Model project for Community Revitalisation and Reconstruction

In recent years, “the furusato hometown” (traditional rural) landscape of Japan is changing. Due to old aging in rural communities and various governmental policies such as the reduction of rice acreage policy, less and less young people are continuing in agriculture, and more and more farming land is becoming desolate. The once so common “furusato- hometowns” landscape of Japan, the green and golden paddy fields may now be no more than unused abandoned pieces of land.

After the disaster on March 11th, 2011, JOCV volunteer returnees went to Tohoku to volunteer in Sendai and Iwanuma, Miyagi and Tono, Iwate prefecture. Tono was chose as a base camp to dispatch volunteers to the coastal disaster areas of Kamaishi and Otsuchi. In addition to disaster relief, JOCA also collaborated with the local government of Tono city as they highly appreciated the former JOCV volunteer’s professionalism and ability to adapt to new environments.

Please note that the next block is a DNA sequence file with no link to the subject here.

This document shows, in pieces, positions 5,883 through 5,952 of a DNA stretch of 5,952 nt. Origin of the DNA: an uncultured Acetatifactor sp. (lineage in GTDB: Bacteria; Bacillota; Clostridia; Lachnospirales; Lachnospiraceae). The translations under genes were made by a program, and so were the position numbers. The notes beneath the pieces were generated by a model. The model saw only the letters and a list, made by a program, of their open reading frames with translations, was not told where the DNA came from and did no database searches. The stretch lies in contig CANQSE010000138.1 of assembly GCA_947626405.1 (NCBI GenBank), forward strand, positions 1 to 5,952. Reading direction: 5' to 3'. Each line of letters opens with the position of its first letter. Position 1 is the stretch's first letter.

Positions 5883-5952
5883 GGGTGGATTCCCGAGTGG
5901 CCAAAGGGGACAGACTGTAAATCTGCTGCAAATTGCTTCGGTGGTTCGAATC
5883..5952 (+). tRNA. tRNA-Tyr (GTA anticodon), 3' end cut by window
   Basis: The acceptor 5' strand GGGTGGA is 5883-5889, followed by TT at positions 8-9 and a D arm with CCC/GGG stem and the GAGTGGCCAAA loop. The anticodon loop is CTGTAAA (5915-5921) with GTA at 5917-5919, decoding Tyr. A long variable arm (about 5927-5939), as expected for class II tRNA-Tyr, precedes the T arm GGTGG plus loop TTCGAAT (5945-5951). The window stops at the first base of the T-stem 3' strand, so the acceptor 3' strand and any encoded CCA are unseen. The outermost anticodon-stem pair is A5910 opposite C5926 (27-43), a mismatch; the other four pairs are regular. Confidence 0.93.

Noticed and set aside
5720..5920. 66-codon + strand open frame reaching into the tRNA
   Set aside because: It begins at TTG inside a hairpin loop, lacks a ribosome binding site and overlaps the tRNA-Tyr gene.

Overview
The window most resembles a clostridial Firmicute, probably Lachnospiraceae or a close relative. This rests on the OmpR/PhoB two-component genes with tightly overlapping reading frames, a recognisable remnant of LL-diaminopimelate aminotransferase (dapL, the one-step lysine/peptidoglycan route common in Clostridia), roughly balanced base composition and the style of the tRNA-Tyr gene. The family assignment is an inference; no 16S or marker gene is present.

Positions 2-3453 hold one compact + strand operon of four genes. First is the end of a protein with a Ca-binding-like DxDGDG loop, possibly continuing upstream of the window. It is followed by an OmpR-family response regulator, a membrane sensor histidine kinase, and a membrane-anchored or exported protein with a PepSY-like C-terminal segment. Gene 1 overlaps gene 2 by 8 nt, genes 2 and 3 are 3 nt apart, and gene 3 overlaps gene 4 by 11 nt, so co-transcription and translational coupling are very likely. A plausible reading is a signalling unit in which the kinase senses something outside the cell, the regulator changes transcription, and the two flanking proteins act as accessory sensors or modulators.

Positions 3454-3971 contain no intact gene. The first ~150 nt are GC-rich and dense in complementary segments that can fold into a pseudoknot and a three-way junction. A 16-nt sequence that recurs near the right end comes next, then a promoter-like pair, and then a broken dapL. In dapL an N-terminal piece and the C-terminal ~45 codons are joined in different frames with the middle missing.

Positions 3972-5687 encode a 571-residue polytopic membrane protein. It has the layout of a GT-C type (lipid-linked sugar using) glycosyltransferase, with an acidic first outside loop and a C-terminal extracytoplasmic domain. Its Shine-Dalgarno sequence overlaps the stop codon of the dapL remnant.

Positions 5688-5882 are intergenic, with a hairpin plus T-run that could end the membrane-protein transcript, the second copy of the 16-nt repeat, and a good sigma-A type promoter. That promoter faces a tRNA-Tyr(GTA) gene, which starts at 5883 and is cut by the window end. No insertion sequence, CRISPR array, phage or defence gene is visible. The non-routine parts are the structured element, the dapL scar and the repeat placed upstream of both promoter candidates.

project area in 2011
Unused land in Tono (2011)

From an early stage, Tono city did not only have a vision to be a logisitical support base for the sanriku coastal areas during times of disasters, but also had a community revitalization plan based on the agriculture, fishery and forestry industries. 


Rice planting, the first event of this project.( June 2012)

JOCA, impressed by this vision, met with the local government several times to develop a partnership between former JOCV volunteers and Tono city. JOCA also envisioned an international cultural exchange and global youth training program through the invitation of international volunteers and training of young Japanese people in agriculture.

In 2012, JOCA was able to cultivate 2.2 hectares of unused farming land with the help of Tono city agricultural revitalisation department and the Japan Agricultural Association (JA). JOCA plans to process the harvested rice into brown rice flour and send it to school children in Malawi as a supplementary food.   

In this field, rice was haevested the first time in these 40 years.

JOCA staff gathered in Tono to harvest the rice.

Not only JOCA staff, former members of JOCV, but also local people, displaced persons by disaster gatherd at the field.


Kagura, ceremonial dances of Shintoism was dedicated to cerebrate the harvest. Traditional culture is well preserved in Tono. 


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